No, but how expensive it will to replace them depends on what year it is. If its a model year 1998 or newer and sold in the US, you're in luck. It won't be cheap, but you should be able to get a key the next business day after ordering a key from the dealership.
Here's how it works: if the locks are all original (applies to 1998 and newer VW's in the US..don't know about other countries) the dealership can order you an original type "lazer" cut key from the local facing VW parts depot; if the order is normally done before that days' cut off time for priority orders, the item could arrive as soon as the next day. (Where I'm at, the local facing parts depot is in Southern California about 400 miles away). The parts depot will look up the code on the VW computer information system, get the code and cut the key. Be aware the computer gliches happen often and the order might not have been received by the depot.... The least expensive key is the Valet or so called "sub master" key that doesn't have the keyless entry remote on it and if your car has so called "dead bolt" system with the computer recognizing the key, you'll have to pay to have the key programmed to the car. If you have the computer key system, cut at least three (3) keys, as nearly everyone has a fixed charge to programme keys up to 6 keys per vehicle, depending upon year. Keys that have the keyless entry system built on to the key or have the "switch blade" system will be far more expensive, in general those keys start at $125 each and up, depending upon year. Usually the charge to programme keys most places is about one hour of labour at the posted labour rate, though it varies from area to area. Around where I'm at, the charge runs from .75 hour (3/4) to 1.5 hours of labour at the posted hourly rate. As far as I know, most places around the Bay Area charge 1.0 hours of labour to do this job. Only someone who has a VAG com or similiar tool and has knowledge of the process can programme the keys to work!!!! It doesn't have to be a dealership, but before taking the car somewhere other than the dealership, call first!!!!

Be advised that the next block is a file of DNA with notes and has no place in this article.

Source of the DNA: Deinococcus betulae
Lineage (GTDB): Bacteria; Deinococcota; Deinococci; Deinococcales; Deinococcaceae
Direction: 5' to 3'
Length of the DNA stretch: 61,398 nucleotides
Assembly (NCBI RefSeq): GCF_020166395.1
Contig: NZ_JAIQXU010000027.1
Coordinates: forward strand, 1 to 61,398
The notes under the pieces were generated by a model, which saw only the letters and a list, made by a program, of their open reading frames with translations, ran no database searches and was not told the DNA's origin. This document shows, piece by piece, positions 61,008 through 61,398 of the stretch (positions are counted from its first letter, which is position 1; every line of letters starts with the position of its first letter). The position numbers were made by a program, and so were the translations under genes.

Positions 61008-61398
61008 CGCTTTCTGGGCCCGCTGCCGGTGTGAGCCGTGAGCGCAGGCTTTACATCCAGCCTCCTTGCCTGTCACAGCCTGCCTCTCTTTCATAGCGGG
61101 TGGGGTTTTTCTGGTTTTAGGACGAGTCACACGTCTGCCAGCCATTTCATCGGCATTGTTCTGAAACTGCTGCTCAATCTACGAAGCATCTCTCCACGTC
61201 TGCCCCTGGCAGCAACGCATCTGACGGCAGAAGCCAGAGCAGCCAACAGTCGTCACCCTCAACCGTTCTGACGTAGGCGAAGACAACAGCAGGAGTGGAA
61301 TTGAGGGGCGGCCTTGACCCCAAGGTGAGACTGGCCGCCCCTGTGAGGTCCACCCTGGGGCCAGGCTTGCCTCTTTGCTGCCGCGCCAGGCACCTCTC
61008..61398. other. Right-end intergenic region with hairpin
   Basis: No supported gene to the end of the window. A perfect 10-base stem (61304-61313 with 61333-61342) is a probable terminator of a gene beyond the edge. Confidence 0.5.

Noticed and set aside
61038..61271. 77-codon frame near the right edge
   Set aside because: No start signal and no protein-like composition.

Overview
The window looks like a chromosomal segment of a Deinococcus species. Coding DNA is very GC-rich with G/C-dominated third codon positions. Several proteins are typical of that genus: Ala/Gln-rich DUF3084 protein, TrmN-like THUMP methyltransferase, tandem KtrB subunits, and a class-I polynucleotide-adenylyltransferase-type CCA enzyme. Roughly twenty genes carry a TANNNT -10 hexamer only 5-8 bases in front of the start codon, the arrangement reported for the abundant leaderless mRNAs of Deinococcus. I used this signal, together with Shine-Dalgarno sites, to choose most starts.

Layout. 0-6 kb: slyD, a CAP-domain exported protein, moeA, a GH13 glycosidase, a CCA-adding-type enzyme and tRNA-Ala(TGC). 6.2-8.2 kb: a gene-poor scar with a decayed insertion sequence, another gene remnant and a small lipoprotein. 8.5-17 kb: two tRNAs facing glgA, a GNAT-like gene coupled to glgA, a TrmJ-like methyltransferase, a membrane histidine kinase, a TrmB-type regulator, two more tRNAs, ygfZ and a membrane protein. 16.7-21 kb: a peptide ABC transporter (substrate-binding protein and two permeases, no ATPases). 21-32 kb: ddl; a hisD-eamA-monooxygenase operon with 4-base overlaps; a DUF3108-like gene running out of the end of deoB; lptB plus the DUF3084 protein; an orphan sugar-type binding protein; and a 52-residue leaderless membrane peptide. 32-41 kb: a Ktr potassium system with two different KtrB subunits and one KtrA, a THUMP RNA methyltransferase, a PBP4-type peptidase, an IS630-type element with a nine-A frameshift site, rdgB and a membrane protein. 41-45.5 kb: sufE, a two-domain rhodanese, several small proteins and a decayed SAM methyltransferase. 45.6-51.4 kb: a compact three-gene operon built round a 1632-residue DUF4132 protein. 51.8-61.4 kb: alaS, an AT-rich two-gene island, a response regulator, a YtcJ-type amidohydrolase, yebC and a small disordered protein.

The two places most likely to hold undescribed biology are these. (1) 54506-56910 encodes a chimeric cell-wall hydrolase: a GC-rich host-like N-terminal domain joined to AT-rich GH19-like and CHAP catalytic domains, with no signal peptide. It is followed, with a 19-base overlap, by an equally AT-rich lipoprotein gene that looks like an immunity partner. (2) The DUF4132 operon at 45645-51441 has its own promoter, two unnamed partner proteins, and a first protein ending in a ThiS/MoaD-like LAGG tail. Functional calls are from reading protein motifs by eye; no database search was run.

A special note here: if you're VW dealership doesn't get daily parts orders because of the distance from the parts depot, your dealership can order the key on a priority basis for an overnight order. Keep in mind, there is an additional charge for a NON cancellable priority order; it will depend upon the price, the weight and the distance from the depot. Usually, its a fixed percentage of the wholesale cost + so much per line item. Your dealership can advise on this. A priority order is not 100% certain; the same rules about computer order problems can happen as described above.
If you have an earlier model, your task of replacing the key is far less expensive; most locksmiths can open the door, remove the door handle/cylinder assembly (once the door is open) and impression a key or do it be knowing the VW pin code in the cylinder. Sometimes the handle even has the key code stamped on the handle, so a key can be cut from code. If the locksmith is well equipped, they will have a machine that can cut a key from the manufacturer's key code. Again, it won't be cheap, but at least it can be done right away. A VW dealership can check the VIN and see if a key code is on file for your vehicle; however, if memory serves me correctly, if the vehicle is older than 1995? many times VW does not have a key code on file for the vehicle. VW will only have the info if the selling dealership entered the information at the time of sale. Still, as I said earlier, a locksmith can cut a key using either of the above methods.
You can do order a key from Ebay or other sites; but you'll have to wait at least a day to get a blank key and you'll either have to take it to a dealership, locksmith or independent VW specialist to have it cut anyway. In this case, I'd recommend that the dealership do the job if its a "lazer" cut key instead of running around trying to visit several places to save a few dollars.
Now keep in mind, the above advice only works if the door key is the same as the ignition, while that's probably true 99% of the time, on occassion someone replaces just the ignition cylinder, so that will make things more difficult. Let's keep our fingers crossed that the one key works everything.
Hope this helps, a car nut.
spent many of the last twenty-five years+ in Volkswagen dealership service departments; 35+ years in automotive service